Toyokuni I: Surimono of Beauty Holding an Origami Crane (SOLD)

  • Sold.

Artist: Utagawa Toyokuni I 豊国 (1769-1825)
Title: Surimono of Beauty Holding an Origami Crane
Date: ca. 1821-22

A young woman wearing a bamboo-patterned winter cloak holds a pair of scissors with paper in one hand, and with the other hand she holds a folded white origami paper crane. A young girl kneels with a lacquer tray to receive the paper crane, perhaps to present as a decoration for the new year. The room has a beautiful view of a garden with a blooming plum tree and stone lantern. There is blindprinting in the white crane as well as in numerous other areas of the work. The poems are cleverly integrated into the composition in three elements of the setting, and John Carpenter has translated them. The first poem, by Shinratei Manzo II (1762-1831) reads: “Friends who pay a visit/ in the auspicious New Year/ are like a lush forest,/ and now three trees are here, lined up as in a grove”. The black document box has been decorated with the Manji (reverse swastika) design, which was an emblem of the poetry club which was headed by Manzo. The second and third poems, which are shown on a vertical wood panel and on a framed plaque over the window, were translated as follows: “In the gentle light/ of the first day of the year/ the soughing breezes,/ cause the folded paper crane/ to rise up in a dance” (Shinrintei Kimori). “A crane has been formed/ by the gentle hands/ of the newborn spring/ to bring prosperity/ for a thousand generations.” (Shinsuitei Umaki). This example has much better color than the one shown in the Carpenter book. Surimono by Toyokuni are very scarce.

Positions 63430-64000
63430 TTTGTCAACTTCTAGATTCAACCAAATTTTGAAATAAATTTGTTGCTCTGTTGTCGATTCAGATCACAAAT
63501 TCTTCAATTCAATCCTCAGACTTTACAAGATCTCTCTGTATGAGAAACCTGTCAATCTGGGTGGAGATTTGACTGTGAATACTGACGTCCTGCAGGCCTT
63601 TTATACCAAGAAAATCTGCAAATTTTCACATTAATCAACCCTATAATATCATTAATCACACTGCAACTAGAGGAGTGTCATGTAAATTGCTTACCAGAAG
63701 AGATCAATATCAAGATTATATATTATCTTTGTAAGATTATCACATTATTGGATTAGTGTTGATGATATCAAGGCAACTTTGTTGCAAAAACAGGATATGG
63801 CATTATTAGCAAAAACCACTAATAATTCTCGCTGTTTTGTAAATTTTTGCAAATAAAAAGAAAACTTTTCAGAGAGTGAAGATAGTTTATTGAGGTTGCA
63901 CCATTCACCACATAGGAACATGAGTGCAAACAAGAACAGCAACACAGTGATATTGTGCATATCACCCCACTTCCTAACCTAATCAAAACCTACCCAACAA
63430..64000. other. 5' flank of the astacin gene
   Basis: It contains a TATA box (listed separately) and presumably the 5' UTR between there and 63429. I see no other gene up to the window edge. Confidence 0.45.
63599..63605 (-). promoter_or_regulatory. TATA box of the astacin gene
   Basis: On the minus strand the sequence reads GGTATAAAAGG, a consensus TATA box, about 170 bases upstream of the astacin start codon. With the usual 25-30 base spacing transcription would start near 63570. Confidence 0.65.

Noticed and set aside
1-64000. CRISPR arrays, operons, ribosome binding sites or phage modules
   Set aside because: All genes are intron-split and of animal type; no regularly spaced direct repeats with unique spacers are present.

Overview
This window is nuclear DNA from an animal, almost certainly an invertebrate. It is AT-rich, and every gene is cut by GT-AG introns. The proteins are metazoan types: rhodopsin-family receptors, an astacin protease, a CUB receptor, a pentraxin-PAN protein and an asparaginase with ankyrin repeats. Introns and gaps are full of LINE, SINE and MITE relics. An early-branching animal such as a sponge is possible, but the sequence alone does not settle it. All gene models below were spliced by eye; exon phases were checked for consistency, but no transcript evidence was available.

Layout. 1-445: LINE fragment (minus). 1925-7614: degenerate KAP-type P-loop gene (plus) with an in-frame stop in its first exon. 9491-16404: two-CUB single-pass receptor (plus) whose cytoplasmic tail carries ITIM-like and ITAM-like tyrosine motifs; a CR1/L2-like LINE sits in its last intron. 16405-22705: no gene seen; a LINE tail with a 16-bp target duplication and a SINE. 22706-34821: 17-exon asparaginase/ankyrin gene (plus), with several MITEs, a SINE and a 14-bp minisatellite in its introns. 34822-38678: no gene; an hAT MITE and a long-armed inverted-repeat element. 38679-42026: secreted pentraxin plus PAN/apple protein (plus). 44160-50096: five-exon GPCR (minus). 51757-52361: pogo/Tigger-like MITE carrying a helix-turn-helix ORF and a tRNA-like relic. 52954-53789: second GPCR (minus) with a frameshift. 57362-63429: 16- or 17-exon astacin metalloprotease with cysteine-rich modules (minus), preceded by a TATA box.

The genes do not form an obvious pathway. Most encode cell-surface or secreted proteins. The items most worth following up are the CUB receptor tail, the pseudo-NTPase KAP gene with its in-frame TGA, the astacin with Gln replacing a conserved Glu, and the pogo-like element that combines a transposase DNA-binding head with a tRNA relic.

Condition: Excellent color and impression; very good condition. Some creases, minor rubbing and backing remnants, verso.

Dimensions: shikishiban (20.5 x 18 cm)
Signature: Toyokuni ga

Literature: Described in John Carpenter’s “Reading Surimono” (2008), plate 287, page 407.